What: All Issues : Justice for All: Civil and Criminal : Judicial Nominations : Nomination of Goodwin Liu to be a U.S. Circuit Court judge in California – On the motion to shut off debate on the nomination (2011 senate Roll Call 74)
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Nomination of Goodwin Liu to be a U.S. Circuit Court judge in California – On the motion to shut off debate on the nomination
senate Roll Call 74     May 19, 2011
Progressive Position:
Yea
Progressive Result:
Loss

This was a vote on a motion to end debate (cloture motion) on President Obama’s nomination Goodwin Liu to be a U.S. Circuit Court judge in California. Cloture motions require 60 votes for passage.  

Under the constitution, the president has the authority to nominate individuals for federal judgeships, but a majority of the Senate must vote in favor of their nomination in order for them to be sworn into office. 

While most Democrats strongly supported Liu’s nomination, Republicans had remained staunchly opposed to his nomination. Much of the Republican criticism of Liu centered around his opposition to President Bush’s nomination of Samuel Alito and John Roberts to the Supreme Court. When Liu was a professor at the University of California at Berkeley, he said sharply criticized Alito’s judicial record in testimony given at a Senate Judiciary Committee hearing: “Judge Alito's record envisions an America where police may shoot and kill an unarmed boy to stop him from running away with a stolen purse; where federal agents may point guns at ordinary citizens during a raid, even after no sign of resistance; where the FBI may install a camera where you sleep on the promise that they won't turn it on unless an informant is in the room; where a black man may be sentenced to death by an all-white jury for killing a white man, absent a multiple regression analysis showing discrimination; and where police may search what a warrant permits, and then some….I humbly submit that this is not the America we know. Nor is it the America we aspire to be.”

Republicans also characterized Liu’s progressive stances on social issues as extreme, particularly his expressed support for same-sex marriage and affirmative action. Arguing that Liu was “out of the mainstream,” Republicans filibustered his nomination for over a year, which effectively blocked an up-or-down vote on his confirmation.

Sen. Dick Durbin (D-IL) urged senators to vote to end debate on Liu’s nomination: “The son of immigrants, he attended Stanford University, where he graduated Phi Beta Kappa. He won a Rhodes Scholarship, attended Yale Law School, where he was editor of the Yale Law Review. He served as a law clerk to Judge Tatel of the DC Circuit and to Supreme Court Justice Ruth Bader Ginsburg.  After finishing his second clerkship, the one at the Supreme Court, he worked for years at the law firm of O'Melveny & Myers in Washington. Then he joined the faculty at the University of California-Berkeley Law School….What is the point of this debate? We know he is well qualified. We know there is a judicial emergency that requires us to fill this seat--and we should have done it a long time ago. When we look at his resume, it would put every lawyer, including myself, to shame, when we consider all that he has done leading up to this moment in his career. It turns out those who oppose him do not oppose his qualifications. They think he has the wrong philosophy, the wrong values. They criticize him for a handful of statements he made while he served as a professor.”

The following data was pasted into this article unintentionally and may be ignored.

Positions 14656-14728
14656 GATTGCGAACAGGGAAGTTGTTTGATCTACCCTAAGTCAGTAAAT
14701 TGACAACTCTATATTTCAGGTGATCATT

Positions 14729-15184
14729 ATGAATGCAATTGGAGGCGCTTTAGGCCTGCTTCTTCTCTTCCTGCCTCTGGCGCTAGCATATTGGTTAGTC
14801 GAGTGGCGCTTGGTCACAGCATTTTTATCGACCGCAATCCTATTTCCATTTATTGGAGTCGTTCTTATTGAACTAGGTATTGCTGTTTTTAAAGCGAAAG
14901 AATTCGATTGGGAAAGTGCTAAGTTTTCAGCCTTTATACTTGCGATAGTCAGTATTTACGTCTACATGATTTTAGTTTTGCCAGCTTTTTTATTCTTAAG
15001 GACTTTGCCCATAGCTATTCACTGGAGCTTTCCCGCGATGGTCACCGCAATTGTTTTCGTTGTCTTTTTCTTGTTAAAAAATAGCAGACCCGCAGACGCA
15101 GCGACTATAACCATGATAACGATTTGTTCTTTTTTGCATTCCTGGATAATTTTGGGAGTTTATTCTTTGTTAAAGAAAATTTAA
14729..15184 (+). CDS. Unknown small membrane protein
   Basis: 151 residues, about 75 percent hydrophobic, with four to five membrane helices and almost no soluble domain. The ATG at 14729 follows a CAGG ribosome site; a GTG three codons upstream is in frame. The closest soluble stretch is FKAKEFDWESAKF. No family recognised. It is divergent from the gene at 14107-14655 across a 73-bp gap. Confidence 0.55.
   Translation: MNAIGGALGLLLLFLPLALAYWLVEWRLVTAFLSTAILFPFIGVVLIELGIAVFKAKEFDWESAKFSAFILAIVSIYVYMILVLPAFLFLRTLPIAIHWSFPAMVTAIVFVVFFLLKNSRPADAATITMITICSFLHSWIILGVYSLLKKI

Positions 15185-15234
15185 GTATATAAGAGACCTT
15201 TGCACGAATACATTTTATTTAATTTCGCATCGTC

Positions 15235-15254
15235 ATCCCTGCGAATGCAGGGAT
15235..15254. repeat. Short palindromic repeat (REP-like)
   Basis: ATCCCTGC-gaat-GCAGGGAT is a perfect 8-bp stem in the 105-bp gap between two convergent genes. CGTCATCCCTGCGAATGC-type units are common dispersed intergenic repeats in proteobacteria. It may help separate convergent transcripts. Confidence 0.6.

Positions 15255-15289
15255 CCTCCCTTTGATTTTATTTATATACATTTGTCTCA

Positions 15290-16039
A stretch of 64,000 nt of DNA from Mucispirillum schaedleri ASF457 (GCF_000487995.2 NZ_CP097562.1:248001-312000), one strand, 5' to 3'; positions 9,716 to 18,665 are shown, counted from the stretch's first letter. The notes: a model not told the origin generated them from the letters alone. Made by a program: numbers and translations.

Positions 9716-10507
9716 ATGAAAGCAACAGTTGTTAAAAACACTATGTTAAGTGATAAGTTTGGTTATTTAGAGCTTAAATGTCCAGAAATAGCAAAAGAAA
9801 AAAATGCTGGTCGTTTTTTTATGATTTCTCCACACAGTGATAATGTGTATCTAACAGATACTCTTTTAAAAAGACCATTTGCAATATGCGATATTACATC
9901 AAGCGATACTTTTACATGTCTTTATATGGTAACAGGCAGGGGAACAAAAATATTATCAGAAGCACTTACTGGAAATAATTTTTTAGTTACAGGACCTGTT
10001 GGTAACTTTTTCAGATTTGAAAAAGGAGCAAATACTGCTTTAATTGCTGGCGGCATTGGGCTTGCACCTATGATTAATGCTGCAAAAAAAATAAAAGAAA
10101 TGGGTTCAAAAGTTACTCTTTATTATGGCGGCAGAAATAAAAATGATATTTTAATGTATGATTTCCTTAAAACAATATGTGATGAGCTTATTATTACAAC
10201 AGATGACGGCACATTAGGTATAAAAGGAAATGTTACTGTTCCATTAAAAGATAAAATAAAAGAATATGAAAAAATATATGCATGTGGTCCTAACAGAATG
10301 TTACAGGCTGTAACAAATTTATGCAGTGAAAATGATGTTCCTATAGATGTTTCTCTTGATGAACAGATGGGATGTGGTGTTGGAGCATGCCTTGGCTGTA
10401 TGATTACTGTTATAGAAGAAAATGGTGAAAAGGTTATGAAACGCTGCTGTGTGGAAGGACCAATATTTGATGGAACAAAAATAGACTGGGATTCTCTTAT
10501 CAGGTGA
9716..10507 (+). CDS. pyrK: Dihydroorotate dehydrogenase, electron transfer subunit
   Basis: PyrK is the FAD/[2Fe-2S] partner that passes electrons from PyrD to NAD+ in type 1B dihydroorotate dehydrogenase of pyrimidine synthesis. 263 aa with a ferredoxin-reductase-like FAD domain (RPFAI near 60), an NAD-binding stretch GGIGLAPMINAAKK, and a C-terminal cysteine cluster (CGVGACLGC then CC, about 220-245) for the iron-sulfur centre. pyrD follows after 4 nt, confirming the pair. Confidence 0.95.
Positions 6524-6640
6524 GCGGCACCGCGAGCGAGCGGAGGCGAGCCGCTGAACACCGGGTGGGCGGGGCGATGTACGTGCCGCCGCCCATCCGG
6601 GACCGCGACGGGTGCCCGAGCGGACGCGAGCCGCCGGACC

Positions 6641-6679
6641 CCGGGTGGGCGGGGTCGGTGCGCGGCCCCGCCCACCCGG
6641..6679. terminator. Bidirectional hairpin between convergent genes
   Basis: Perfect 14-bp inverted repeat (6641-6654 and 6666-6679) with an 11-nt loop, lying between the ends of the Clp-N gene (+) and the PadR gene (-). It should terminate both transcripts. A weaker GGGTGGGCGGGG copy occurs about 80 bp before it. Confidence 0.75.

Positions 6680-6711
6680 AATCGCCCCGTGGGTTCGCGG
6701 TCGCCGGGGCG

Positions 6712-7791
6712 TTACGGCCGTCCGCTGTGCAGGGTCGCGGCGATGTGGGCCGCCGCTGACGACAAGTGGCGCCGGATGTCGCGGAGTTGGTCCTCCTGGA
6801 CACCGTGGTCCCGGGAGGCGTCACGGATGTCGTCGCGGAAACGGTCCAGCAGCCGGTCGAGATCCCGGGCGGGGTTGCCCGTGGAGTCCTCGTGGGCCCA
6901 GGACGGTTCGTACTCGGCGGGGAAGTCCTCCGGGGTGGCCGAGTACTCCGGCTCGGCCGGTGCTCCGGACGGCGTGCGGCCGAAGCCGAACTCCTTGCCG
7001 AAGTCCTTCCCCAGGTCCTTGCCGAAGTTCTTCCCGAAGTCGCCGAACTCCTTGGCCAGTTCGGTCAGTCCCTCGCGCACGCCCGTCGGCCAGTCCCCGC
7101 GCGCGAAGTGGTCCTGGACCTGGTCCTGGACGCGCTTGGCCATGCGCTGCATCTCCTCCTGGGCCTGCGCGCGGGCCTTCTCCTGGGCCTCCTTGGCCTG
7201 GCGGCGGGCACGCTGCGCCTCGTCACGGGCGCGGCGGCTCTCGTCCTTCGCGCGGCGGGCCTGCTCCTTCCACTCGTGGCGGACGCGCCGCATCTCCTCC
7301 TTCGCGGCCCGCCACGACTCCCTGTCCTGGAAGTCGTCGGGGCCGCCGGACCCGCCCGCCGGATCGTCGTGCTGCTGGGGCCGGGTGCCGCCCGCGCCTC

Sen. John Cornyn (R-TX) opposed the nomination: “Based upon nearly everything that Mr. Liu, Professor Liu, has written or said, I have some very serious concerns about his impartiality and suitability to serve as a life-tenured judge….During the confirmation hearings of Justice Sam Alito, who is now on the U.S. Supreme Court, Mr. Liu went out of his way to testify under oath before the Senate Judiciary Committee in a way I can only describe as vicious and disgraceful….These were not an off-the-cuff set of remarks or a temporary lapse in judgment; they were a product of carefully scripted and prepared testimony provided to the Senate Judiciary Committee during the Alito hearings….I asked Professor Liu that, if given the opportunity, would he change anything about his remarks about Justice Alito. In response, Mr. Liu claimed that he regrets having written that passage, calling it `unduly harsh and provocative.' Well, Professor Liu waited 4 years to provide that semi-apology to Justice Alito for these shameful remarks. Like so many nominees who come before the Senate Judiciary committee, they seem to undergo a nomination conversion that changes the tone and nature of their remarks and attitudes. Frankly, we cannot depend on this conversion sticking. We need greater assurance that the nominees who come before the Senate are going to exercise a sort of dispassionate judgment that we expect of judges.”

The vote on this cloture motion was 52-43. Voting “yea” were 51 Democrats and 1 Republican. 42 Republicans and 1 Democrat voted “nay.” Since this motion did not receive the 60 votes required to invoke cloture, the measure failed. As a result, the Senate rejected a motion to end debate on President Obama’s nomination of Goodwin Liu to be a U.S. Circuit Court judge in California. Since the Senate was unlikely to hold a second cloture vote on Liu’s confirmation, this vote effectively killed Liu’s nomination.

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